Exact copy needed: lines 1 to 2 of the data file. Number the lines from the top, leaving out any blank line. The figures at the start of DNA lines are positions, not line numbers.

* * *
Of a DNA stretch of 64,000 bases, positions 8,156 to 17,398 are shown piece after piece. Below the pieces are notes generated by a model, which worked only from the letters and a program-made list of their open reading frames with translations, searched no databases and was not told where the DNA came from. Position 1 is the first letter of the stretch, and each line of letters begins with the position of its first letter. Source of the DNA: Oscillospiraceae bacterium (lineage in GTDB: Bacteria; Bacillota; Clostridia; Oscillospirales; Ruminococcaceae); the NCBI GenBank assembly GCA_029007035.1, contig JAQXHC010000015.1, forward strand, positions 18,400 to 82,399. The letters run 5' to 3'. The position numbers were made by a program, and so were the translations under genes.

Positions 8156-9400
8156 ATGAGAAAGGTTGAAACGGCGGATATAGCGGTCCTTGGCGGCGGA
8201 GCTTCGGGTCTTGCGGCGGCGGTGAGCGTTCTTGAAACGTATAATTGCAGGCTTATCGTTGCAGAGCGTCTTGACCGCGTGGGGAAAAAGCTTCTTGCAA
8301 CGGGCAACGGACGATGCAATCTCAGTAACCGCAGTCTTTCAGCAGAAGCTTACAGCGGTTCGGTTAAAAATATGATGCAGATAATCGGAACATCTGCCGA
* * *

Of a DNA stretch of 64,000 bases, positions 8,156 to 17,398 are shown piece after piece. Below the pieces are notes generated by a model, which worked only from the letters and a program-made list of their open reading frames with translations, searched no databases and was not told where the DNA came from. Position 1 is the first letter of the stretch, and each line of letters begins with the position of its first letter. Source of the DNA: Oscillospiraceae bacterium (lineage in GTDB: Bacteria; Bacillota; Clostridia; Oscillospirales; Ruminococcaceae); the NCBI GenBank assembly GCA_029007035.1, contig JAQXHC010000015.1, forward strand, positions 18,400 to 82,399. The letters run 5' to 3'. The position numbers were made by a program, and so were the translations under genes.

Positions 8156-9400